Alice in Wonderland
at Angel Island, through May 10
Any society that makes Alice's Adventures in Wonderland standard juvenile reading ought to be questioned closely about its treatment of children. Only a witless or self-absorbed or predatory adult could describe as "golden" an afternoon in which a defenseless seven-year-old girl lurches from one obscure peril to another. Perhaps Lewis Carroll was being satirical, but satire is lost on children, who are literal-minded enough to know when they're being menaced without understanding why that's supposed to be amusing. In any case, what's amusing about a very young girl being placed in jeopardy while she's asleep, especially when the person telling her story is a middle-aged man with whom she shouldn't have been left alone?
When Andre Gregory's Manhattan Project adapted the story for the stage, as Alice in Wonderland, these threats, particularly the sexual threat, came to the fore. Their Alice is an inmate of an insane asylum of the Marat/Sade-One Flew Over the Cuckoo's Nest variety, and her trip to Wonderland a psychotic episode acted out by supercilious doctors, power-mad nurses, sociopathic orderlies, and fellow inmates. Making Alice crazy is one way to approach the central dramatic problem of the story: a main character who doesn't grow or change or take charge of her own fate but simply awakens to find that her adventures were just a dream. The company goes on to present her ultimate return to the real world as death.
Director Nick Minas claims to add another dimension, stating in his notes, "On her journey, Alice learns the lessons that help her to become a woman. She is taught that in order to move to the next square on the chessboard you must...learn to 'get it yourself.'" If this were true, the Blindfaith Theatre production would be powerful and satisfying. Unfortunately it's not. Alice's Adventures in Wonderland is episodic, not dramatic: the protagonist doesn't awaken after the Caucus-race or the Mad Tea-Party, not because she has lessons yet to learn but because the author hasn't yet run out of invention. When he does, he shrugs his shoulders, wakes her up, and says it was all a dream. As a result, Alice the book leaves us flat, Alice the play still flatter.
The members of the young company give their all to this rendition and achieve some wonderful effects, as when they lash themselves together behind Brent Frost to help him represent the hookah-smoking caterpillar, with arms and hands and feet waving in all directions. The curiously, if aptly, described "violence design/movement choreography" by R&D Choreography includes innovative lifts and holds that show Alice falling, swimming, and getting stuck, and Denise Karczewski's lighting design uses simple light and shadow effects to show her growing and shrinking. The production certainly mines the sexual vein in the text: Christopher Meister plays a character referred to in the program as Lewis, with a finely honed sense of sexual threat. But the threat, like the adventures, leads nowhere--if there are repercussions, they're invisible. Did Gregory mean us to understand Alice's "dying" in the Victorian sense of having an orgasm? Is that how she grows up? And is that her tragedy, or just her pedophile creator's?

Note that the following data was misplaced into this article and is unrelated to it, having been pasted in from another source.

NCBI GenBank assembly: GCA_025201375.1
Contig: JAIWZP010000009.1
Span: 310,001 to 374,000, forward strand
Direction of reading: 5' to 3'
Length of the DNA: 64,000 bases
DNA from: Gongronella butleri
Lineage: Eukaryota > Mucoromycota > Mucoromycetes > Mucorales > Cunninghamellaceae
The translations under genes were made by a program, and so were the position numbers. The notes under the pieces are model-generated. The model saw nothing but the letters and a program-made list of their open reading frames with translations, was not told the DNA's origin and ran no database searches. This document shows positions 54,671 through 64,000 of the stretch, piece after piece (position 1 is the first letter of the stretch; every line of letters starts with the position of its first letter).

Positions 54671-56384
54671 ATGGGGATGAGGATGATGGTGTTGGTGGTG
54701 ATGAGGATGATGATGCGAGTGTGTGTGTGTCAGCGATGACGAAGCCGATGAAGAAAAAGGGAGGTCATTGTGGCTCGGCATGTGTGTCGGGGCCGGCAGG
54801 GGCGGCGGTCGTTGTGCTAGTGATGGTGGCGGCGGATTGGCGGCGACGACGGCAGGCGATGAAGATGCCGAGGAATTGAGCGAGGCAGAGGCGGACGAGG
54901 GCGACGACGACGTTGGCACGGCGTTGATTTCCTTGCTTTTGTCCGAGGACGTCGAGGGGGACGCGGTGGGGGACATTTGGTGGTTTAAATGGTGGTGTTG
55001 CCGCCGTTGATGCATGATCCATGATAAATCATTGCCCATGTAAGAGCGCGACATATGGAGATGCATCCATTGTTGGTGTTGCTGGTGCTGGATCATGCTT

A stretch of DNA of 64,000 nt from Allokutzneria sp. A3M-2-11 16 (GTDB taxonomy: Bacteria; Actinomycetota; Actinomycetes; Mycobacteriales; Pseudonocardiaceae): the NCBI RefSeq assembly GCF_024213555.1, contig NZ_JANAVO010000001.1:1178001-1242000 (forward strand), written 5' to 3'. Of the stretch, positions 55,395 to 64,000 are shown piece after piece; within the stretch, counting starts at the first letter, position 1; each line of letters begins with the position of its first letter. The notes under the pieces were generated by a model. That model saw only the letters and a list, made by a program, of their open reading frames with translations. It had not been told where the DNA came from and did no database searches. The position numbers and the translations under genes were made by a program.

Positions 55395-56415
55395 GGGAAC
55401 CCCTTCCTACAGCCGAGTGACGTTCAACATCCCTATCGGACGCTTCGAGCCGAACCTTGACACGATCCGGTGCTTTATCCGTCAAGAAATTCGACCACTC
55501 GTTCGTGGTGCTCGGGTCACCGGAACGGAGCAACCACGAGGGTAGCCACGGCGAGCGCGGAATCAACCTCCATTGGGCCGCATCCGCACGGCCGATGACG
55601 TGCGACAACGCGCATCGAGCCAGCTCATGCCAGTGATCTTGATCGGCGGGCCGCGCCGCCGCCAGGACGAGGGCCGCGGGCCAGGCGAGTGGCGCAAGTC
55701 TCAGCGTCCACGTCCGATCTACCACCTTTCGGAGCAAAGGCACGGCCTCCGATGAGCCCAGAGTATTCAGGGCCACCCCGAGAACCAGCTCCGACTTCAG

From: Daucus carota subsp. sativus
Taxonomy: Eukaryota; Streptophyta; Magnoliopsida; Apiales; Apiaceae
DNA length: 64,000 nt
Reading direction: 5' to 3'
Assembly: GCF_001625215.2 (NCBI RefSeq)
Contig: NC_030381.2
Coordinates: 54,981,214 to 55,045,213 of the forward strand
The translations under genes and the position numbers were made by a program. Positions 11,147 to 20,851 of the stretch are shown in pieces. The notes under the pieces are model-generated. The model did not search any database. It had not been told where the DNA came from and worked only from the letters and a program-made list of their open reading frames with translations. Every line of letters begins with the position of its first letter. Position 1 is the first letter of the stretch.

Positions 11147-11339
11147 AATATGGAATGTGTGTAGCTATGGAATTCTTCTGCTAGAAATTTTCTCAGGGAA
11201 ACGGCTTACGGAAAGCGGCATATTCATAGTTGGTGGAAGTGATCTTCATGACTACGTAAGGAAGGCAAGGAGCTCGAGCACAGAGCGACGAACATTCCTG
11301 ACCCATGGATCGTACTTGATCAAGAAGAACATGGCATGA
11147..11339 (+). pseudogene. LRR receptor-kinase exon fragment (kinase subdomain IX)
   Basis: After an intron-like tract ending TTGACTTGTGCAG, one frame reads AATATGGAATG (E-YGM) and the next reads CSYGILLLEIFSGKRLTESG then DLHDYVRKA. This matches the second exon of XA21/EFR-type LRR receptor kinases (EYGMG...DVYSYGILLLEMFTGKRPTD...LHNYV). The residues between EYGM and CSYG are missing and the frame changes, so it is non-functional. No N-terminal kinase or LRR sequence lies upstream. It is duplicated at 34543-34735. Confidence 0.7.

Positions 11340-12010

The riveting first act of this production suggests that these are questions worth exploring. But by the second act the director and actors have run out of steam, and every scene seems the same: Alice sulks till she screams till she escapes, or doesn't. The production is also hampered by the sexism implicit in having the madhouse dominated by a hatchet-faced nurse who turns into the Red Queen (Pedra O'Rourke). This trope, probably borrowed from One Flew Over the Cuckoo's Nest, may have been acceptable in the 70s, but it's a bit tired now. Are we to infer that little girls are acceptable but that grown women are harridans? No doubt child molesters think so, but that hardly makes it true.
Whatever the adaptation's weaknesses, the acting is superior. Meister is adorable as the March Hare and appropriately infuriating and deluded as Humpty Dumpty, and Jenny Lamb is extraordinary as Alice, finding exactly the right balance between childishness and maturity and resisting the temptation to be a one-dimensional victim. Jennifer Santanello stands out as, among others, the White Queen and the Frog-Footman, captured with nothing more than a green swim cap and a predatory crouch at the front of the stage.
Alice's Adventures in Wonderland, like many other aspects of childhood, is actually very serious. Kudos to Blindfaith for reminding us of that simple fact.
Art accompanying story in printed newspaper (not available in this archive): photo/Tabitha Pederson.